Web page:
In an expensive city where $1 million is considered a good deal on an apartment, saving to buy your own place in New York City can sound impossible. Heck, even renters run the risk of being priced out unless they’re lucky enough to stumble on a rent-controlled place.
We look for ways to cut back on expenses and get you on the path to one day becoming the proud owner of a co-op or condo in the Big Apple.
Invest even your pennies
You can eat all the instant ramen you want, but cutting back on personal expenses won’t save you as much as you’ll gain from investing. That is, if you do it right.
Keep your risk to a minimum by investing your spare change with Acorns. And, at the very least, take advantage of your employer’s 401(k) plan.
Rent out your place on Airbnb
If it’s legal for you to rent out your apartment on Airbnb, you stand to make a decent pile of cash on long weekends or when you’re away for the holidays.
Just be aware of who you’re renting to and whether you can legally become an Airbnb host. You don’t want to end up spending your hard-saved money on a lawsuit.
Live rent free or get a roommate
If your parents live in New York and you can deal with … well, living with your family, you can save an enormous pile of cash by not paying rent. If you can keep your job in the city and work remotely from your hometown, you stand to save even more.
Other rent-free options abound, like living in someone’s spare bedroom in exchange for housework, although these opportunities are difficult to come by. Unless you know the person, it’s a better idea to get a roommate to cut down on what is probably your biggest expense.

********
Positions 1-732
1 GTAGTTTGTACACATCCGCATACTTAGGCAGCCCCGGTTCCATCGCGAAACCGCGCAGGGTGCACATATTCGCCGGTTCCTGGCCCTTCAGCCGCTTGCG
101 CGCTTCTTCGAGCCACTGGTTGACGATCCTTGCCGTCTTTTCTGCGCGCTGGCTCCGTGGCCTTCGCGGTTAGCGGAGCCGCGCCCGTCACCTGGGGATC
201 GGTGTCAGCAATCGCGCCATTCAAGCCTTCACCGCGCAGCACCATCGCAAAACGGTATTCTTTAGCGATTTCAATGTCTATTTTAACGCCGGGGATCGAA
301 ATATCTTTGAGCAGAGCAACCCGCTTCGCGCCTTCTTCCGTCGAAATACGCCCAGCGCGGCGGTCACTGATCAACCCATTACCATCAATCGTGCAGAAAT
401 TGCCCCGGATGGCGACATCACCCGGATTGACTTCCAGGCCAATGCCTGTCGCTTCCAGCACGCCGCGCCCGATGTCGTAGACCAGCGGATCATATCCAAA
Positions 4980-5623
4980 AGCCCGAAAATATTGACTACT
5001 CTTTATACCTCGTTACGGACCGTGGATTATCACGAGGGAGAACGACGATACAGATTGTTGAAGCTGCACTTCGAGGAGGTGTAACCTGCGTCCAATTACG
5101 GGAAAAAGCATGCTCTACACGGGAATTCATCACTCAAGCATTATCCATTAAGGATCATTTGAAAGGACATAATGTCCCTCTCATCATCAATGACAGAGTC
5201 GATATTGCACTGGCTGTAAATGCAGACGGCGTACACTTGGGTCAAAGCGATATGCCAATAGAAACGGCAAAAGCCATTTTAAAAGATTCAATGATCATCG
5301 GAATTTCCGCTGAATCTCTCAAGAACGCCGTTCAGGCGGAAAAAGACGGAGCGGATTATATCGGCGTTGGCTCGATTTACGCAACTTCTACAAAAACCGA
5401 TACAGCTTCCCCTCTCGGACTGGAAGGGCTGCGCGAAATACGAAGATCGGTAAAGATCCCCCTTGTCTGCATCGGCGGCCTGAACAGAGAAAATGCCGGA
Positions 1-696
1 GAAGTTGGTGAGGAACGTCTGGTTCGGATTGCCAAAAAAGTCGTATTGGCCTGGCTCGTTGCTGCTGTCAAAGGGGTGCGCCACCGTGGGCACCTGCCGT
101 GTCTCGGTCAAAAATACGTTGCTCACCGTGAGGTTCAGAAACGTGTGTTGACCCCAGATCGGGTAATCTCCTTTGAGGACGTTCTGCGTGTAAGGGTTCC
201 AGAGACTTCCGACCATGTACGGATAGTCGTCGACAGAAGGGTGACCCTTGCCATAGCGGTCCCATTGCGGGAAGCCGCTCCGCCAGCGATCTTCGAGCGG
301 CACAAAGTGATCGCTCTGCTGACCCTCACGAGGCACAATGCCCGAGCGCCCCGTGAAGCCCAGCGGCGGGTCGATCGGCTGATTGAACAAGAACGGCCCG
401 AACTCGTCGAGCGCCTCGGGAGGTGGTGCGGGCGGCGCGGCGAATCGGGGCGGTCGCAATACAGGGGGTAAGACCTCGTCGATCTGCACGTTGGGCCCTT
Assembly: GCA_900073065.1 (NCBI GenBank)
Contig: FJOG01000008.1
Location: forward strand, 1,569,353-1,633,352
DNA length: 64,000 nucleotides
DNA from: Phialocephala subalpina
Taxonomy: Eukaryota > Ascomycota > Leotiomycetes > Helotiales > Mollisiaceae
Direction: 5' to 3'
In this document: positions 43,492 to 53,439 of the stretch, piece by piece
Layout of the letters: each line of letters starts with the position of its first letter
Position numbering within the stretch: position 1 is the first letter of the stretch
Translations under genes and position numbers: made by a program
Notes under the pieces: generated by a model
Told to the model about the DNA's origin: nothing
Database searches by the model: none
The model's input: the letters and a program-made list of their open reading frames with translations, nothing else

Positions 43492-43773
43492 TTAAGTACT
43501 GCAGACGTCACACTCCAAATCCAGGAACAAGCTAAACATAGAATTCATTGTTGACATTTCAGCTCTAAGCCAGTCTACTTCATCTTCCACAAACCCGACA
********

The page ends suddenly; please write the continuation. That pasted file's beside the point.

Whatever you do, don’t live alone if you’re trying to save for an apartment. Shelling out all the expenses on your own makes for a long road to homeownership.
Plan your savings and nail down a budget
It’s a lot harder to save for something if you haven’t set realistic goals for yourself. A savings plan and budget can help you more easily keep track of your finances — how much you spend and where — so that you can explore areas to cut back in if necessary.
Stick to cash
When you swipe your card for groceries or a cocktail, chances are you aren’t scrutinizing how much you’ve spent. Even if you are, you’re rarely looking at the bottom line.
On the other hand, when you’re counting out dollar bills to pay that lunch or magazine, you’ll quite literally feel what you’re spending. Sticking to cash is a solid way to keep tabs on personal spending and avoid blowing too much in one place.
Don’t beat yourself up if you splurge
We all periodically fall off the wagon. If you go out and spend a lot more than you planned, forgive yourself and move on with your plan. Tracking your spending and savings can take some time getting used to. You’re going to have a few hiccups — and that’s OK.